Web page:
25th Aug2014

‘The Quiet Ones’ Blu-ray Review

by Chris Cummings

Stars: Jared Harris, Sam Claflin, Olivia Cooke, Erin Richards, Rory Fleck-Byrne, Laurie Calvert, Richard Cunningham, Aldo Maland, Max Pirkis | Written by John Pogue, Craig Rosenberg, Oren Moverman | Directed by John Pogue


I have to admit, I get a kick out of seeing the word “Hammer” on the posters and DVD cases of modern horror releases. A studio associated with classic British horror of the past, Hammer are a mark of quality when it comes to atmospheric, gothic and haunting films, so I was interested in what we would be greeted with when The Quiet Ones was announced.

John Pogue, writer of films such as U.S Marshals and Ghost Ship, and director of Quarantine 2: The Terminal, stands behind the big camera once again for a creepy and tense horror film that follows other recent Hammer output like The Woman in Black and Wake Wood.

Oxford University professor Joseph (Jared Harris – Lincoln) and two of his students, Krissi (Erin Richards – Open Grave) and Harry (Rory Fleck-Byrne – Vampire Academy), observe and attempt to study a girl named Jane (Olivia Cooke – Bates Motel), who appears to be able to summon the deceased. Attempting to find logical explanations to what is happening to Jane, the group, along with a cameraman they have hired named Brian (Sam Clafin – The Hunger Games: Catching Fire), realise that there isn’t always a logical and scientific justification for these occurrences, and things become more and more difficult to control.

There are some great settings here and the tension and atmosphere is what we have come to expect through the years from Hammer. Slow building and with a constant sinister tone hanging over the heads of our characters, it is a film that fans of atmospheric discomfort will enjoy, I’m sure. It isn’t necessarily scary, and there weren’t any points where I “jumped out of my skin” or had to look away from the screen, but then again, that seldom happens these days anyway. I did like the performances from the cast and felt that the story, while not original was given a breath of life and freshness from the good cast and the rigid anxious air that they existed in.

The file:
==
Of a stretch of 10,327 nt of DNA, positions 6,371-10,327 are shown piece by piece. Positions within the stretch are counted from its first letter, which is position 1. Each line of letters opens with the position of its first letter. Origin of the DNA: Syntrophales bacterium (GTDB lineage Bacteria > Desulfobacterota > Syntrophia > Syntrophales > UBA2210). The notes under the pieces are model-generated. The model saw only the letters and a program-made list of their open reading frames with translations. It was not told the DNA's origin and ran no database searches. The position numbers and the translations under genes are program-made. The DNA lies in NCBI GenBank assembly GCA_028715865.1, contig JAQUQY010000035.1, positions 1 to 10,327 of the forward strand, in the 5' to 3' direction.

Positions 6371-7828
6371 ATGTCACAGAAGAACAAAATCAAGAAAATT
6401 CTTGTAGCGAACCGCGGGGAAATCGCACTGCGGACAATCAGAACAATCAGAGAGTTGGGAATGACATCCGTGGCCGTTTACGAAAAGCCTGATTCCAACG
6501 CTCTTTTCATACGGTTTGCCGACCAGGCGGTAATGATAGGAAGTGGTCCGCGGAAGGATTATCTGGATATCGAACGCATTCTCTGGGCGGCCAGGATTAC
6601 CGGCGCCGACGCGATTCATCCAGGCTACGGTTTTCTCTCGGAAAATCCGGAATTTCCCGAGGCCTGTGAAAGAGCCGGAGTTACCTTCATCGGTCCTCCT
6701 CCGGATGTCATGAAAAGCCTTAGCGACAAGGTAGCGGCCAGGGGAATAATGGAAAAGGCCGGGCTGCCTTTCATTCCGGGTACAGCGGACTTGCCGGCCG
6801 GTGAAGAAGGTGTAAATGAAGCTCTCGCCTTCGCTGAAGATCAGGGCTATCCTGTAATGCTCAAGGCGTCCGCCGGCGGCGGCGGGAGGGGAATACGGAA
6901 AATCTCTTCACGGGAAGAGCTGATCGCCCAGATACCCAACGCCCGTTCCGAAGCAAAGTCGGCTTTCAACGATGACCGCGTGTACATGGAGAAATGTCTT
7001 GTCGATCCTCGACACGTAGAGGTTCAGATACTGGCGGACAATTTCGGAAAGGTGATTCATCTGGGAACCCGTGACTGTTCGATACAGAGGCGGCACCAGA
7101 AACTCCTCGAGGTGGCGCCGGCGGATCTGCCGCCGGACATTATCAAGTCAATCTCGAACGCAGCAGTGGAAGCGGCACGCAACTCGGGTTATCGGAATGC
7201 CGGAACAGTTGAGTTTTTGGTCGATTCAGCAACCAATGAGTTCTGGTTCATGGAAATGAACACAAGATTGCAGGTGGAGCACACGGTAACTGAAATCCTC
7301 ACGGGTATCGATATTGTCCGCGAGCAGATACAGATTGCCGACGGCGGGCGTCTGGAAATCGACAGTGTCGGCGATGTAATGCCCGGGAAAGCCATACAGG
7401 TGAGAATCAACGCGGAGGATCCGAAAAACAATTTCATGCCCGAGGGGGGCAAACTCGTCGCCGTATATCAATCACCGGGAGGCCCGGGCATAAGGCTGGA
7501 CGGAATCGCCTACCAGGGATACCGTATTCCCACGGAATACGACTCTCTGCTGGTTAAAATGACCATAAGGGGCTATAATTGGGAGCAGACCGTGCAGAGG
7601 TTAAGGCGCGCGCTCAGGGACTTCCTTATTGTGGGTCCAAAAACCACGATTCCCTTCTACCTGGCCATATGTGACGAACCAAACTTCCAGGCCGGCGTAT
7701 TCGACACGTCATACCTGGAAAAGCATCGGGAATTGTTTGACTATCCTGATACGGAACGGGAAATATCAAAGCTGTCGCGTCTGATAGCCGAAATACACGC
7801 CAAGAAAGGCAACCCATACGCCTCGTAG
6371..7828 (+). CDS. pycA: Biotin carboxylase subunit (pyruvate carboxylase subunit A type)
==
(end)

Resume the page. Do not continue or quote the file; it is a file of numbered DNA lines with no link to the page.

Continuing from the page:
Harris’s Joseph and Cooke’s Jane are the stand-out’s of the cast here, with performances that grab your attention when they are on screen. The film would suffer without them. They offer much more than the remainder of the group. Cooke, especially, is a true presence when she is there, and her schizophrenic characterisation is done brilliantly, offering naïve and ruined along with demented and evil, it’s a joy to watch.

It lacks originality, yes, and there are times when the slow build almost felt like it had come to a complete halt, but I enjoyed the creepy feel of the film, the performances from the leads, and the tension that existed for most of the movie. I would have perhaps liked something extra, some sort of added element to take the film to the next level, but for what it is, I did enjoy it. It is a well-made film that doesn’t insult its “Hammer” tag.

*** 3/5


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